Grateful Dead

Road Trips

Road Trip

Road Trips is something a little different. We want to plug in a few more pieces of the Grateful Dead puzzle by putting the spotlight on different tours and series of shows that have been neglected through the years.

Every Road Trips release will come with a beautifully designed booklet containing an essay about how the music on the discs fits into the Dead’s long history, plus many rare and never-before-seen photographs. Plus rarities from the deepest corners of the vault, multitrack releases, box sets, DVDs, downloads and who-knows-what-else.

Road Trips: Volume 1 - Number 1


This two-disc set was culled from the Dead’s blazing fall 1979 East Coast swing, when the band was just hitting its stride with new keyboardist Brent Mydland. >>more

Road Trips: Volume 1 - Number 2


For the second volume in our new Road Trips series, we’ve chosen another tour that was not tapped previously through Dick’s Picks—a blazing swing through the Southwest, Colorado and down to Louisiana during the first weeks of October 1977. >>more

Road Trips: Volume 1 - Number 3


If you’re up on your Dick’s Picks releases—and we know you are—you’ll recall that Dick’s Picks 35, released in 2005, featured some smokin’ performances from the summer of 1971. The master reels from which it was culled, long believed to have been lost, had turned up miraculously on a houseboat owned by the parents of former GD keyboardist Keith Godchaux, discovered more than 30 years later by Keith’s brother, Brian, and son, Zion. >>more

Road Trips: Volume 1 - Number 4


The group was feeling totally jazzed when they got back from Egypt, and Bill Graham, who had been on the trip abroad as a spectator, rather than as promoter, wanted to give the band’s hometown fans a taste of the Egypt experience by hosting a series of five shows at Winterland that would include a slide show depicting the group’s amazing adventures in Cairo and beyond. >>more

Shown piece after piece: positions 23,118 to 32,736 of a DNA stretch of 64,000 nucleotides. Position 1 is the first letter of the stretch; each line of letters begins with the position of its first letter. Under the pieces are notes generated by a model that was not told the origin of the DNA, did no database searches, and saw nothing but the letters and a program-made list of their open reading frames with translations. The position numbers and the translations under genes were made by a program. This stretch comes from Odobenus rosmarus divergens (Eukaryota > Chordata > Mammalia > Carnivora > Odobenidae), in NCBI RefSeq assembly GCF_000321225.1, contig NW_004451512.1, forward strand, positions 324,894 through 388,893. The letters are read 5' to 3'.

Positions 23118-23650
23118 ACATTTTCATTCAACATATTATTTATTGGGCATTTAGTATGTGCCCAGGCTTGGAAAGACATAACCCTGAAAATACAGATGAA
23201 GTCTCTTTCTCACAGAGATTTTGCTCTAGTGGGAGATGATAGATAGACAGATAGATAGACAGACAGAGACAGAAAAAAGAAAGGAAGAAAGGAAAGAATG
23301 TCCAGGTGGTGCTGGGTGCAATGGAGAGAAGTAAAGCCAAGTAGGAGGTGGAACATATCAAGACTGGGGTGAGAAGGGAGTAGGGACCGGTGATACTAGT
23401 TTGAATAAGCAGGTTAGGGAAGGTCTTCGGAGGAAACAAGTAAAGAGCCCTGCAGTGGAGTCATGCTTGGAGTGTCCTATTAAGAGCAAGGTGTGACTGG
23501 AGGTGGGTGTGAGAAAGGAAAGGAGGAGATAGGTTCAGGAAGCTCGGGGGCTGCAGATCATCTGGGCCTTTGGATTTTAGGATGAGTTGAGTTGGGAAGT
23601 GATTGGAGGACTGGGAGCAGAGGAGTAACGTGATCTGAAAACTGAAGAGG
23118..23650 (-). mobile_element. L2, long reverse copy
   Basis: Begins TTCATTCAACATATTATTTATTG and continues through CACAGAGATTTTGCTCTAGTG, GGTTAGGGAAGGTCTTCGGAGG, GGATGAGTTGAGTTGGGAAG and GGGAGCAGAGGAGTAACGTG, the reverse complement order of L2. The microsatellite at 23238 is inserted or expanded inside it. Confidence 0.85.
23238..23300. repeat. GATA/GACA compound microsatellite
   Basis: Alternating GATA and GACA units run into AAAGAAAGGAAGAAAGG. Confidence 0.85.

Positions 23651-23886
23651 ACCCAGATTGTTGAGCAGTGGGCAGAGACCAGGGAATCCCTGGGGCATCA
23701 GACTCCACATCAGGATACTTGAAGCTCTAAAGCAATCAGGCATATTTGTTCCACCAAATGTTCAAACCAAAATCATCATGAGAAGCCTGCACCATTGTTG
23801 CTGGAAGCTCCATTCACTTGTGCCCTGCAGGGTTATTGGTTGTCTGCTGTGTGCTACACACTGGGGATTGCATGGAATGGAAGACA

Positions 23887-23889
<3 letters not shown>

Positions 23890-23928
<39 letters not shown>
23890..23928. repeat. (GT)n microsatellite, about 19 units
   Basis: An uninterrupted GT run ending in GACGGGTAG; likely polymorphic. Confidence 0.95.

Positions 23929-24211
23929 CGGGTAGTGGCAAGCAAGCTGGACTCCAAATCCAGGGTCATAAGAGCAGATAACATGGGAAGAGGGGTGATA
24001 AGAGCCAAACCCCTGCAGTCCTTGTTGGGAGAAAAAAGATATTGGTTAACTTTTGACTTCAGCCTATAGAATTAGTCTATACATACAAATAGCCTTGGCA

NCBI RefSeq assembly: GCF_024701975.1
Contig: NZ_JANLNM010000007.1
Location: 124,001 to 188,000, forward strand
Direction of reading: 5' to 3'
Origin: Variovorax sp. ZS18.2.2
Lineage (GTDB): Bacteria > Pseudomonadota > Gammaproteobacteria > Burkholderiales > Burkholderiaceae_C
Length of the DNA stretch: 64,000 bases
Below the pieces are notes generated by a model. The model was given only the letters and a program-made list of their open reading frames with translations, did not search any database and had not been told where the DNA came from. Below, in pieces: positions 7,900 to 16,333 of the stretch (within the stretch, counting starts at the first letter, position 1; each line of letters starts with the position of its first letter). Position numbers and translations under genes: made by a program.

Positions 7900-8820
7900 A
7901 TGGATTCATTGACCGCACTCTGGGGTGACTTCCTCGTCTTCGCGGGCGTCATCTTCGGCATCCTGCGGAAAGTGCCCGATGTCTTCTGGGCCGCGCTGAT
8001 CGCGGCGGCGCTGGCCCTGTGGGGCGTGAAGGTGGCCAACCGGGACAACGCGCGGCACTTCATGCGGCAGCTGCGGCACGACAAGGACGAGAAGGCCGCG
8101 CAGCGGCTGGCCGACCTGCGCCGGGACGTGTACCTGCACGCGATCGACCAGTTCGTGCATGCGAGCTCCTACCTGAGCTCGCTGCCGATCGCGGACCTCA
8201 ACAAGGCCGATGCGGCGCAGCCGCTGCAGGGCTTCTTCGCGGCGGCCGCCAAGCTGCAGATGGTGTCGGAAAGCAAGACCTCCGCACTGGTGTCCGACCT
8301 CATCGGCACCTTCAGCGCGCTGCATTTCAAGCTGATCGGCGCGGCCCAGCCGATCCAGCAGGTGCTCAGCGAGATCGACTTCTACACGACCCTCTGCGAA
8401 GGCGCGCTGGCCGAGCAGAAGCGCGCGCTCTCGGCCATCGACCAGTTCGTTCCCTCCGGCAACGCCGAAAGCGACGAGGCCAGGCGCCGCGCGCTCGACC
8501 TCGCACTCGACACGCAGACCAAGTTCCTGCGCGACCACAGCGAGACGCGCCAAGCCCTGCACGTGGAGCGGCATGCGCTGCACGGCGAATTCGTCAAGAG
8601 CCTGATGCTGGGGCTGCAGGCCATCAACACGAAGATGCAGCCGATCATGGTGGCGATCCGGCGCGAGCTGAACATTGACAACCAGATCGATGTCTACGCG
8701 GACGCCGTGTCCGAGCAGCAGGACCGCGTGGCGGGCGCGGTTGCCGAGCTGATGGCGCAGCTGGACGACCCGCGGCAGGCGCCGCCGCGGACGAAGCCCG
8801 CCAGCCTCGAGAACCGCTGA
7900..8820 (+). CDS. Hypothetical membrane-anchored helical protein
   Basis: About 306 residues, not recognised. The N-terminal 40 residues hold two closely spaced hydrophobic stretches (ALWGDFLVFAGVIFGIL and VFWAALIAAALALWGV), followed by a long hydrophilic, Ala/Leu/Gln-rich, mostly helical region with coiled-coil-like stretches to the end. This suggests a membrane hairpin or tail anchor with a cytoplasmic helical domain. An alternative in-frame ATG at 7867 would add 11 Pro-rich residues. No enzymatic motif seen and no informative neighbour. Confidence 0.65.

Road Trips: Volume 2 - Number 1


To kick off Volume 2 of our Road Trips series, we're making our first foray into the '90s-specifically, the extraordinary Madison Square Garden run from September of 1990! You'll recall the unusual historical circumstances surrounding this famous series of shows: In July, Brent Mydland had died tragically after a glorious 11-year stint as the Dead's keyboardist. With both the band and Dead Heads in shock, a few planned summer shows... >>more

Road Trips: Volume 2 - Number 2


It was one of the coolest Valentine’s Day celebrations ever. In the winter of 1968, the Grateful Dead and Quicksilver Messenger Service embarked on their first major tour of the Pacific Northwest. Now, this wasn’t an era when bands traveled in plush custom tour buses and stayed in luxury hotels. Rather it was a caravan of funky cars and semi-dilapidated equipment trucks bombing up Interstate 5 from the Bay Area to... >>more

Road Trips: Volume 2 - Number 3


Can it really be more than 35 years since the Grateful Dead unveiled one of their most audacious (and successful!) experiments—the legendary Wall of Sound? Why, it seems like only yesterday that I was cowering in fear worrying that one of Phil’s bass bombs was going to topple the impressive array of speaker towers that sprawled across the Dead’s enormous stage and rose to a height of more than two stories!... >>more

Road Trips: Volume 2 - Number 4